Massage Matters

Mindful musings on massage, muscles, and moxie

The Knot Whisperer Rides!

The Knot Whisperer Rides!

Sunday, July 17, 2011

Massage Can Quiet Some of Dementia's Demons

There are hardly any age-related conditions that cannot be improved with a weekly half-hour massage,” claims Sharon Puszko, owner of Day-Break Geriatric Massage Institute. Even a cursory look at current research on massage will verify the truth of that contention and, in fact, might suggest that there are few conditions, period, that wouldn’t be made better with massage. The value of massage as an intervention is especially high for conditions for which effective treatment continues to confound practitioners of conventional medicine, such as Alzheimer’s and other forms of dementia.

The loss of memory and, sometimes, speechlessness that characterize these conditions are a source of frustration for all concerned, both those afflicted with the condition and their caretakers. For those actually suffering from this condition, however, the frustration can result in agitation, of both a verbal and physical nature. Traditionally, such agitation has been managed either chemically (that is, with medication) or physically, with restraints, but neither of these methods has been shown to be especially effective.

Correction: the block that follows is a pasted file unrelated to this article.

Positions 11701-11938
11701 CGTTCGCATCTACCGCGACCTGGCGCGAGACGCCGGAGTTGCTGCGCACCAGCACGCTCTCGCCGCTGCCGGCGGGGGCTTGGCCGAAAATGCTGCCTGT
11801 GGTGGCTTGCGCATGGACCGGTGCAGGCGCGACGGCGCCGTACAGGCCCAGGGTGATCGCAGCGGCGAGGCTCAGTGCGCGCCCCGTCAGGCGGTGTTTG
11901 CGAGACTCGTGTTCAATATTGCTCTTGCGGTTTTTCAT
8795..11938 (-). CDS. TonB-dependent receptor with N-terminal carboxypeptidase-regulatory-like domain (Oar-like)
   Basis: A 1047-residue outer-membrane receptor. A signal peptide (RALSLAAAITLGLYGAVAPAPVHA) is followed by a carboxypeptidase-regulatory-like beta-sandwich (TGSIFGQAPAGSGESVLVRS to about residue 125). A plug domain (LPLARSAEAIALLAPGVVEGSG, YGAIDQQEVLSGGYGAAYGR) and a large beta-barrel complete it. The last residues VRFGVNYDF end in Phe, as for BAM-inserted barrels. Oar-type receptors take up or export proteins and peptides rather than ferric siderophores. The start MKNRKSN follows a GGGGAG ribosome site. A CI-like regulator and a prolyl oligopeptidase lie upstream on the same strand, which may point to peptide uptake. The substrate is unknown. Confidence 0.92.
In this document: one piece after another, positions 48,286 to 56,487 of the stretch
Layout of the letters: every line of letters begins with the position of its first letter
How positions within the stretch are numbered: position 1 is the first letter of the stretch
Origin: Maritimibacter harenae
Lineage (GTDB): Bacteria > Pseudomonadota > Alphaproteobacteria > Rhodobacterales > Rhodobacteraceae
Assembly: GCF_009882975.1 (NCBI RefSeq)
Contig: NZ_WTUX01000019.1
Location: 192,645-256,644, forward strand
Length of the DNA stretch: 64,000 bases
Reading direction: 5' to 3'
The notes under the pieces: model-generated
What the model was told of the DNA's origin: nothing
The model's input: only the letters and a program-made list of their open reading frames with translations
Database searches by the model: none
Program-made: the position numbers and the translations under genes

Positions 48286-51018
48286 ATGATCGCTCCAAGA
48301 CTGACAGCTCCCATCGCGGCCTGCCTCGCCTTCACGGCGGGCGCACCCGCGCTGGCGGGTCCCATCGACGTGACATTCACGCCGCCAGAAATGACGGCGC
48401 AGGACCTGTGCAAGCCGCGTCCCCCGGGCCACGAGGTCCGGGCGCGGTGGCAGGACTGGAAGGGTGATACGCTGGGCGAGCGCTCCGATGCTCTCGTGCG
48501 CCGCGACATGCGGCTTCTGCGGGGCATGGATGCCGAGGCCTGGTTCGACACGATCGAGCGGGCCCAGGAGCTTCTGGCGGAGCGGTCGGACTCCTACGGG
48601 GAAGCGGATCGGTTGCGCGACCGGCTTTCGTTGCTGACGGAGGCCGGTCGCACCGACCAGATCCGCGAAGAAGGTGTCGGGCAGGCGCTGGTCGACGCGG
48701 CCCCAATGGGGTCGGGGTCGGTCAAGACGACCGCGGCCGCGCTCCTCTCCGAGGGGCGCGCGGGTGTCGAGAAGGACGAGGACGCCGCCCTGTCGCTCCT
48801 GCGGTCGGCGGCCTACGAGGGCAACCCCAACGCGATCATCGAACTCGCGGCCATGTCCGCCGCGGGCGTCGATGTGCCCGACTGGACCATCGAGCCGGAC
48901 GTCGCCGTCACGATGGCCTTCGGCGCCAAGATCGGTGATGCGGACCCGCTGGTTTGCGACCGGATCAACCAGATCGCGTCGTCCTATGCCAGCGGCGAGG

The past decade, however, is distinguished by an increased interest in studying alternative treatments, including massage, for managing symptoms of dementia. These studies have made use of salivary (measuring levels of a stress-related amino acid protein), psychometric, blood pressure, and observational measures to assess the effects of massage on people with dementia. The treatments generally involved soft massage or therapeutic touch to hands or feet for short periods of time (10–20 minutes), accompanied by, in at least one study, the inclusion of aromatherapy.

Massage, in all cases, was found to have one or more of the following effects on the symptoms typically exhibited by people with cognitive impairment:

o reduced stress level

o less wandering/pacing behavior

o reduced physical agitation/aggression

o reduced verbal agitation/aggression

o lowered pulse rate

o less inappropriate behavior

o less resistance to being cared for

Study of the effects of massage on those troubled with dementia is still relatively new, however, so it’s hard to know exactly how powerful the calming effects are. But the results are definitely promising. In the meantime—until more research has been conducted—since none of the existing studies have found massage to have any negative impacts on those with Alzheimer’s or other forms of dementia, massage seems like a useful nonpharmalogical tool for helping to cope with some of this impairment’s most disruptive symptoms.